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Linchpins of Liberty v. IRS

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Dismissal of case filed by Linchpins of Liberty against the IRS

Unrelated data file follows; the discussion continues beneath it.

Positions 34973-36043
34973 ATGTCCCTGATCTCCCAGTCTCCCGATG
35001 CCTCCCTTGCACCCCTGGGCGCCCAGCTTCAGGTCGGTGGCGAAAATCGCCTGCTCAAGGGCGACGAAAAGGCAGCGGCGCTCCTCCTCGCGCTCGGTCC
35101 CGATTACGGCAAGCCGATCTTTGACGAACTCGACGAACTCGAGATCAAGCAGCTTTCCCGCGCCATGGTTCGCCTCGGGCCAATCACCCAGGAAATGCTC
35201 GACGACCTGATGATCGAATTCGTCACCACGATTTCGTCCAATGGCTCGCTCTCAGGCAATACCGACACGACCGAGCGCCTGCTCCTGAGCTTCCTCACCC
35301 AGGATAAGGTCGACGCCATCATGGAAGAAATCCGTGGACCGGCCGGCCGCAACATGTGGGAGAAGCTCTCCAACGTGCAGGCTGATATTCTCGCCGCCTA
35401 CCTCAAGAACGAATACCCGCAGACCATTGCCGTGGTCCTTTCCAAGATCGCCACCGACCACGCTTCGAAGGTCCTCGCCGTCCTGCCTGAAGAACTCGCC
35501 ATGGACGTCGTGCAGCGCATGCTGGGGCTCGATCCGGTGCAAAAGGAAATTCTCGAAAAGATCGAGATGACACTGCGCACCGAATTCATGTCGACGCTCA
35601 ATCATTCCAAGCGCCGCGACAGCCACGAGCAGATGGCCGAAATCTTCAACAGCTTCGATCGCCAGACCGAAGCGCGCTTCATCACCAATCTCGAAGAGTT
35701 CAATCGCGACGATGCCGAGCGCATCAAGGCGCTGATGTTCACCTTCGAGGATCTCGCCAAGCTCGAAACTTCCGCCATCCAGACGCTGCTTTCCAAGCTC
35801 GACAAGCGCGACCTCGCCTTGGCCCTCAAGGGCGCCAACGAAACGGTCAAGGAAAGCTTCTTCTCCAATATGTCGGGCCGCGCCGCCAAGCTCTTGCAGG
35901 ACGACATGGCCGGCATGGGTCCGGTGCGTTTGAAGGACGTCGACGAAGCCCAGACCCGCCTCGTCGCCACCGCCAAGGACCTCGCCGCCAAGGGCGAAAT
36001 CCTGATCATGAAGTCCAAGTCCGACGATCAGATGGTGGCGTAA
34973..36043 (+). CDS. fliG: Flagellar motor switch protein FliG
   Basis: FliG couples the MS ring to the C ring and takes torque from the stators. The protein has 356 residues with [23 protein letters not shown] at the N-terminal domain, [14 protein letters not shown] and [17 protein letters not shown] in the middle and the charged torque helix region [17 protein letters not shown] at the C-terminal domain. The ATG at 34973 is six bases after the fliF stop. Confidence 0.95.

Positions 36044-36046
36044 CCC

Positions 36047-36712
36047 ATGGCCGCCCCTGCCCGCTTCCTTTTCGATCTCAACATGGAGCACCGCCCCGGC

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  1 UNITED STATES DISTRICT COURT FOR THE DISTRICT OF COLUMBIA  __________________________________________ ) LINCHPINS OF LIBERTY, et al., ) ) Plaintiffs, ) ) v. ) Civil Action No. 13-777 (RBW) ) UNITED STATES, et al., ) ) Defendants. )  __________________________________________) MEMORANDUM OPINION  The plaintiffs, forty-one organizations that sought or are still seeking tax-exempt status from the Internal Revenue Service (“IRS”), filed this civil action against the United States of America, the IRS, and several known and unknown IRS officials in both their official and individual capacities, 1  alleging violations of the First Amendment, the Fifth Amendment, the Administrative Procedure Act (“APA”), 5 U.S.C. §§ 702, 706 (2012), the Internal Revenue Code, 26 U.S.C. § 6103 (2012), as well as seeking declaratory and injunctive relief, and monetary damages. See Second Amended Complaint (“Am. Compl.”) ¶¶ 13, 139-424, A-J (prayer for relief). Currently pending before the Court are the defendants’ Motion to Dismiss Counts IV, V, VI, VII, IX, and Part of VIII [of the Complaint] and Supporting Statement of Points and Authorities (“Defs.’ Mot.”); Defendant Carter Hull’s Motion to Dismiss (“Hull 1  The known individual defendants are: Jacob Lew, Daniel Werfel, William Wilkins, Douglas H. Shulman, Steven T. Miller, Lois Lerner, Sarah Hall Ingram, Joseph Grant, Nikole Flax, Judith Kindell, Holly Paz, Michael Seto, Steven Grodnitzky, and Carter Hull. For purposes of resolving the several motions to dismiss, these individual defendants fall into two categories: the Individual Management defendants (Nikole Flax, Joseph Grant, Steven Grodnitzky, Sarah Hall Ingram, Judith E. Kindell, Lois Lerner, Steven T. Miller, Holly Paz, Michael Seto, Douglas H. Shulman, and William Wilkins) and Carter Hull alone. Jacob Lew and Daniel Werfel were only sued in their official capacities.  2 Mot.”); and the Individual Management Defendants’ Motion to Dismiss (“Mgmt. Mot.”). 2  The Court concludes for the following reasons that it must grant all of the defendants’ motions to dismiss. 3   I. BACKGROUND The plaintiffs assert that they “are all organizations that applied for [26 U.S.C. § 501(c)(3) or 26 U.S.C. § 501(c)(4)] tax-exempt status with the IRS between 2009 and 2012.” Am. Compl. ¶ 73. Altogether there are forty-one such organizations. Id. ¶¶ 15-55. At the time the plaintiffs filed their complaint, there were four categories of plaintiffs: (1) four plaintiffs that were awaiting an IRS determination of their Section 501(c)(3) tax-exempt status; (2) ten  plaintiffs that were awaiting an IRS determination of their Section 501(c)(4) tax-exempt status; 2  In addition to the submissions already identified, the Court considered the following filings submitted by the  parties in rendering its decision: (1) the Plaintiffs’ Consolidated Response to [the] Defendants’ Motions to Dismiss (“Pls.’ Resp.”); (2) the Federal Defendants’ Reply in Support of Motion to Dismiss Counts IV, V, VI, VII, IX, and Part of VIII (“Defs.’ Reply”); (3) the Reply Brief in Support of Individual Management Defendants’ Motion to Dismiss the Second Amended Complaint (“Mgmt. Reply”); (4) the Reply in Support of Carter Hull’s Motion to Dismiss (“Hull Reply”); (5) the Motion of States of Ohio, Alabama, and South Carolina for Leave to File Amicus Brief in Support of [the] Plaintiffs (“Amicus Mot.”); (6) Defendant Carter Hull’s Opposition to Motion for Leave to File Amicus Brief (“Hull Opp’n to Amicus Mot.”); (7) the Opposition of Individual Management Defendants to the Motion of States of Ohio, Alabama, and South Carolina for Leave to File Amicus Brief in Support of [the] Plaintiffs (“Mgmt. Opp’n to Amicus Mot.”); (8) the United States of America’s Opposition to Motion of the States of Ohio, Alabama, and South Carolina for Leave to File Amicus Curiae Brief (“U.S. Opp’n to Amicus Mot.”); (9) the Reply of States of Ohio, Alabama, and South Carolina in Support of Their Motion for Leave to File Amicus Brief (“Amicus Reply Mot.”); (10) the Brief of Amici Curiae States of Ohio, Alabama, and South Carolina in Support of [the] Plaintiffs (“Amicus Br.”); (11) the Response of Individual Management Defendants to the Brief of Amici Curiae States of Ohio, Alabama, and South Carolina in Support of [the] Plaintiffs (“Resp. to Amicus Br.”); (12) the Plaintiffs’ Notice of Supplemental Authority (“Pls.’ Supp’l Authority I”); (13) the Defendants’ Joint Notice of Supplemental Authority (“Defs.’ Supp’l Authority”); (14) the Plaintiffs’ Response to [the] Defendants’ Joint Notice of Supplemental Authority (“Pls.’ Resp. to Defs.’ Supp’l Authority”); (15) the Federal Defendants’ Response to [the] Plaintiffs’ Notice of Supplemental Authority (“Defs.’ Resp. to Pls.’ Supp’l Authority I”); (16) the Plaintiffs’  Notice of Supplemental Authority (“Pls.’ Supp’l Authority II”); (17) the Federal Defendants’ Response to [the] Plaintiffs’ Notice of Supplemental Authority (“Defs.’ Resp. to Pls.’ Supp’l Authority II); (18) the Individual Defendants Joint Notice of Supplemental Authority (“Individual Defs.’ Supp’l Authority”); and (19) the Plaintiffs’  Notice of Supplemental Authority (“Pls.’ Supp’l Authority III”). 3  The Court’s opinion should not be interpreted as an assessment of the propriety of the alleged conduct by the defendants, as resolution of the motions does not require an assessment of the merits of the plaintiffs’ claims.  3 (3) twenty-two plaintiffs that had already received tax-exempt status; 4  and (4) five plaintiffs that chose to forego pursuit of tax-exempt status in light of the allegations below. Id. The plaintiffs allege that “[a]s early as February 2010, the IRS began identifying [tax-exempt] applications for additional scrutiny,” which “includ[ed] the issuance of letter requests for additional information” from organizations with “conservative-sounding names.” Id. ¶ 92 (citing Am. Compl., Exhibit (“Ex.”) 1 (May 14, 2013 Report from the Treasury Inspector General for Tax Administration (“the Report”)) at 5-6, 30); see also id. ¶¶ 94-95, 280. The  plaintiffs further allege that in August 2010, IRS employees distributed a list entitled “Be On The Lookout”—otherwise known as the “BOLO” list. Id. ¶ 124. The BOLO list allegedly contained terms that would identify “organizations with conservative[-]sounding names that had applied for tax-exempt status under [Sections] 501(c)(3) or 501(c)(4),” but “no terms that would identify  progressive or liberal groups.” Id. The plaintiffs assert that as of July 2011, the BOLO list “continued to focus on organizations associated with . . . conservative philosophies.” Id. ¶ 170. The BOLO list “remained in place for another eighteen (18) months.” 5  Id.; see also id. ¶¶ 276-77. In support of their allegations, the plaintiffs note that on May 10, 2013, one of the named individual defendants “apologized in a speech before the American Bar Association for a pattern of misconduct whereby the IRS intentionally and systematically targeted for additional and 4  There is an outlier in this category of plaintiffs: Roane County Tea Party. Am. Compl. ¶ 44. Following its receipt of tax-exempt status under Section 501(c)(4), the Roane County Tea Party had its tax-exempt status revoked. Id. The plaintiffs, however, treat Roane County Tea Party in its opposition to the motions to dismiss no differently than the other plaintiffs in this category. And so the Court will assume that is the case. 5  Thus, according to the plaintiffs, the “BOLO” list “remained in place” until approximately January 2013.  4 unconstitutional scrutiny[,] conservative organizations applying for tax-exemption.” 6  Id. ¶ 1; see also id. ¶¶ 309-10. The plaintiffs also cite the May 14, 2013 Report released by the Treasury Inspector General for Tax Administration, which stated, among other things, that the IRS had engaged in the following, “both before and during the 2012 election cycle”: (a)   targeting of tax-exempt applications for additional scrutiny and inquiry based on “inappropriate criteria”—including organizational names and policy  positions; (b)   significantly delaying the processing of these applications, keeping them open over twice the length of time typically required to process tax-exempt applications; and (c)   requesting additional information from these applicants that was entirely unnecessary and irrelevant to the IRS’s determination regarding the organizations’ respective tax-exempt statuses. Id. ¶ 275 (citing Ex. 1 (The Report) at 5-20). Under this alleged “IRS scheme,” IRS officials across the country purportedly “pulled applications from conservative organizations, delayed processing those applications for sometimes well over a year, [and] then made harassing, probing, and unconstitutional requests for additional information.” Id. ¶ 2; see also id. ¶¶ 288-92. According to the plaintiffs, “[t]he IRS scheme had a dramatic impact on targeted groups, causing many to curtail lawful activities, expend considerable unnecessary funds, lose donor support, and devote countless hours of time to responding to onerous and targeted IRS information requests that were outside the scope of legitimate inquiry.” Id. ¶ 3. As a result of the aforementioned allegations, the plaintiffs “seek[] damages” for the implementation of the alleged IRS scheme, as well as “declaratory[] and injunctive relief” to “halt IRS targeting” and “strike down all unconstitutional rules, regulations, 6  In addition to the “BOLO” list, the plaintiffs allege that the IRS intended to scrutinize “conservative” Section 501(c)(4) groups further by invoking a gift tax provision that the IRS had rarely used in connection with contributions to these organizations. See Am. Compl. ¶¶ 162-67. The IRS would eventually “suspend[] its open investigation of gift taxes on contributions to [conservative Section] 501(c)(4) organizations.” Id. ¶ 167.